Mr. Versen’s former work experience includes the Virginia Department of Housing and Community Development, where he assisted communities with their downtown revitalization efforts as an administrator of the Virginia Main Street program. Prior to that he worked for the City of Staunton’s Department of Economic Development.
Mr. Versen graduated from James Madison University with a Bachelors of Business Administration and received his Masters of Urban and Regional Planning from Virginia Commonwealth University.
Former Board Members:
Sustainable Chesapeake would also like to acknowledge and thank our founding Board Members for their service:
Dale Gardner served as a founding member of Sustainable Chesapeake’s Board of Directors from 2013 to 2016. Professionally, he served as the Chesapeake Agricultural Program Coordinator for Water Stewardship Inc. where he worked with farmers develop individualized continuous environmental improvement plans that make sense for the farm and improve water quality.Prior to joining Water Stewardship Inc. in March 2009, Mr. Gardner was the Executive Secretary of the Virginia State Dairymen’s Association. During his tenure as Executive Secretary, Mr. Gardner was actively engaged in environmental issues. He helped to found the Virginia Waste Solutions Forum, a collaborative group of producer, state agency representatives and environmental groups all working to reduce the nutrient impact on the Chesapeake Bay. He also served on the advisory group for the Mid-Atlantic Water Program. Mr. Gardner is a graduate of Virginia Tech. He was a partner in his family’s purebred Holstein farm in Bridgewater, Virginia for 25 years.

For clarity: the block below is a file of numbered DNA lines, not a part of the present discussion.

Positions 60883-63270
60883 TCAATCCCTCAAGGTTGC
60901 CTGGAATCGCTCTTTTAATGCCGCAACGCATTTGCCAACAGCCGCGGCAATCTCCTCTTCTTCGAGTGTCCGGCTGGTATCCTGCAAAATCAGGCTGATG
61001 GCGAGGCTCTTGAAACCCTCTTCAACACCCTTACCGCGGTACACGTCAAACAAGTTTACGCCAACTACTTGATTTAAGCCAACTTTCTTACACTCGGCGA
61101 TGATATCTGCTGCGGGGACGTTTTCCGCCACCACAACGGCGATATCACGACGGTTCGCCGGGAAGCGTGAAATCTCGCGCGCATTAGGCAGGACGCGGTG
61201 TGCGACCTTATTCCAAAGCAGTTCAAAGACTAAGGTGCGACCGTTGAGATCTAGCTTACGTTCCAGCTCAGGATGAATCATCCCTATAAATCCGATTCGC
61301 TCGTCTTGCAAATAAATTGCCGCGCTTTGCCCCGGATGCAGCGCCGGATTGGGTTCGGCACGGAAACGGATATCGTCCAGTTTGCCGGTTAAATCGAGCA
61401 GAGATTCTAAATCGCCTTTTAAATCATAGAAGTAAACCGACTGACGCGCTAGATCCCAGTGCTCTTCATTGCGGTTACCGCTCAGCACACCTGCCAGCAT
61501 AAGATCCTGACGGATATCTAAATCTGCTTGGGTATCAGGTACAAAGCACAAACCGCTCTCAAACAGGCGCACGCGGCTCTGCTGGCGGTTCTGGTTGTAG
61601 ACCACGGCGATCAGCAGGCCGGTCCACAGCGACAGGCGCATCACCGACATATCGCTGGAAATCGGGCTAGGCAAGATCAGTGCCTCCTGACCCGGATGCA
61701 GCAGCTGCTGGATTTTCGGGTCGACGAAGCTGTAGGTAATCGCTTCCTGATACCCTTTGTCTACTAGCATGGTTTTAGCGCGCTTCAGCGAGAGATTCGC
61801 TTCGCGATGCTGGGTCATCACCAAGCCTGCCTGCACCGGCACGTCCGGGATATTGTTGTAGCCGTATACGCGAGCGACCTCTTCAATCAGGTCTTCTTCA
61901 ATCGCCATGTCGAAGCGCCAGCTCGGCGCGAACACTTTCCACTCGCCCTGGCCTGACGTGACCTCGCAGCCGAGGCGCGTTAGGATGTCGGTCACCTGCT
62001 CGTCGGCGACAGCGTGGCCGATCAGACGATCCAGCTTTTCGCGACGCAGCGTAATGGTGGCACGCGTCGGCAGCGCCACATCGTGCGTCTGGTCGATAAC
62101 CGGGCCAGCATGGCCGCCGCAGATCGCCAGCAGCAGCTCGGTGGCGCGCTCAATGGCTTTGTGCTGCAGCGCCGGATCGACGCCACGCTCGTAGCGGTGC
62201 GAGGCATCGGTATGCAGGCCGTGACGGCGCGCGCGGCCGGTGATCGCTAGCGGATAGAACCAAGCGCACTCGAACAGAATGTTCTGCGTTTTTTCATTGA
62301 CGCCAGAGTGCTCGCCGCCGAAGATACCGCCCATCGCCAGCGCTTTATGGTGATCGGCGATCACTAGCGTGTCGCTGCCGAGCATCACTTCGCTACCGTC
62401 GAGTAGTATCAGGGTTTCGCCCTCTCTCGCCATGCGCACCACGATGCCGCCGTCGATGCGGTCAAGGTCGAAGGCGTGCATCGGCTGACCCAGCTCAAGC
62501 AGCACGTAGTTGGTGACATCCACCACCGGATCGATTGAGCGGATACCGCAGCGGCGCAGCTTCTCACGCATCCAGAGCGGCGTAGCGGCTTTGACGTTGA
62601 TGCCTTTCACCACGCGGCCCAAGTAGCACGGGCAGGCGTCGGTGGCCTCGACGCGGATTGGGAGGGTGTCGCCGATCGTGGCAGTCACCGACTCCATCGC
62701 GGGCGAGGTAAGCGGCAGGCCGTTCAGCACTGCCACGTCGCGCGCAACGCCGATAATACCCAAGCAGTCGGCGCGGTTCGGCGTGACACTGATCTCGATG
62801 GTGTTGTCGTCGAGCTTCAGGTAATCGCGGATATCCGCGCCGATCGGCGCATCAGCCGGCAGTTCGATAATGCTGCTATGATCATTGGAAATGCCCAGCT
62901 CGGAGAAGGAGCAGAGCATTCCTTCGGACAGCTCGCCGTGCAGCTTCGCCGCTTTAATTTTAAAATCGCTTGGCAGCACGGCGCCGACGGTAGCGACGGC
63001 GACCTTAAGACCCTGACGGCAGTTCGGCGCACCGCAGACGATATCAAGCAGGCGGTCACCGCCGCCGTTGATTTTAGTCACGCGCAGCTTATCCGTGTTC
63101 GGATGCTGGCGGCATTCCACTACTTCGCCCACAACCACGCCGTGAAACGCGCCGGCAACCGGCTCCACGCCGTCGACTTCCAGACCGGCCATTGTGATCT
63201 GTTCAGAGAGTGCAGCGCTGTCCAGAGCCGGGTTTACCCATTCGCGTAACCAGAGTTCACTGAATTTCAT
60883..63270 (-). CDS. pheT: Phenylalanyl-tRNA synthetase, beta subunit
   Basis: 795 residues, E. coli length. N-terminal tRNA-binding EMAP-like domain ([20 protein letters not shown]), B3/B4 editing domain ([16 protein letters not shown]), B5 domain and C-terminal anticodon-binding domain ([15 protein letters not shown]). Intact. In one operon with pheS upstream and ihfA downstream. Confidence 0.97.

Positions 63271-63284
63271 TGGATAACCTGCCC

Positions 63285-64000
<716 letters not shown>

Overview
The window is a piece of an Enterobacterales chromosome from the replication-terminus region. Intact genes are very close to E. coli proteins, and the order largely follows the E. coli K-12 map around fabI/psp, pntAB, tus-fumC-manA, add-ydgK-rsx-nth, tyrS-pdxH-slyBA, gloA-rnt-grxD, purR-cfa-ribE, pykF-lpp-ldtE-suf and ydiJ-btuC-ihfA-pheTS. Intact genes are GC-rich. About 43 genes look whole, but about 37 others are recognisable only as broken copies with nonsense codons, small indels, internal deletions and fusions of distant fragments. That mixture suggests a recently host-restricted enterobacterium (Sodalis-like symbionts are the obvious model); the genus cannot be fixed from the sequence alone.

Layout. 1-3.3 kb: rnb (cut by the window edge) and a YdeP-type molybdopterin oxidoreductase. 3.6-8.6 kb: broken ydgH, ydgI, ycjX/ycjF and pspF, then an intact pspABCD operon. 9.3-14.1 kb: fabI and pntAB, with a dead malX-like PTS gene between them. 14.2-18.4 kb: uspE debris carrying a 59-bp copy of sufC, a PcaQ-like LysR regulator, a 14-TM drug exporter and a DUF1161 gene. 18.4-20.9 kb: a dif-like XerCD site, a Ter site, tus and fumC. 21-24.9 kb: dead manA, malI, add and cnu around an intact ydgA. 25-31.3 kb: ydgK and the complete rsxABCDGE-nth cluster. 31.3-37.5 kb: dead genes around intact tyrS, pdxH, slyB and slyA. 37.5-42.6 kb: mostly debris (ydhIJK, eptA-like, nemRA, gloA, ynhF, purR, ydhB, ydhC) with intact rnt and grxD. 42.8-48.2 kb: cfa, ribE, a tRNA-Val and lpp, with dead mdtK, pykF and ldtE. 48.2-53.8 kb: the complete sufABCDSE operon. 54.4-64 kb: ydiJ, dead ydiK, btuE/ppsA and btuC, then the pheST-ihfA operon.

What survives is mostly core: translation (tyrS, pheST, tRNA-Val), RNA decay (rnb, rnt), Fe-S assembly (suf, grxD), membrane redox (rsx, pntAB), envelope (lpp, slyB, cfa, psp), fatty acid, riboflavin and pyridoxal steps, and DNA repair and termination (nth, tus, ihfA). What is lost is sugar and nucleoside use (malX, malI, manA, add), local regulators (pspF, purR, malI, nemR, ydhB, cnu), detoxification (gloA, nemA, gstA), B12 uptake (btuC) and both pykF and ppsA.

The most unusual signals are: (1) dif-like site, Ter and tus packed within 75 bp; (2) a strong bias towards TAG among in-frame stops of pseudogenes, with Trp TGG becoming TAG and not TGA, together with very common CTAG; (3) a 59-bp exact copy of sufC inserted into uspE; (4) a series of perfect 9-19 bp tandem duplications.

Jane Corson-Lassiter was a founding member of Sustainable Chesapeake’s Board, and served as the organization’s Treasurer from 2013 to 2016. She currently works as the District Conservationist for the USDA Natural Resources Conservation Service in the Virginia Eastern Shore office. Prior to her role as District Conservationist, she worked on detail from USDA with Farm Pilot Project Coordination, Inc. to identify, demonstrate, and evaluate the performance of farm-scale thermal manure-to-energy systems. Ms. Corson-Lassiter also previously served as Coordinator for the Eastern Shore Resource Conservation and Development Council. Her 20 years’ experience also includes promotion of conservation practices in agriculture with the Eastern Shore, VA Soil and Water Conservation District and wetlands protection and outdoor facility site planning and design with the Army Corps of Engineers in Florida and Pennsylvania. Ms. Corson-Lassiter has been recognized for her conservation efforts in agriculture by the Association of Virginia Potato and Vegetable Growers, and for environmental education programs by the Eastern Shore Ground Water Committee and the Virginia Soil and Water Conservation Society. Ms. Corson-Lassiter holds a B.S. in biology from Brandeis University, an M.L.A in landscape architecture from the University of Virginia, and an M.S. in agriculture and life sciences from Virginia Tech.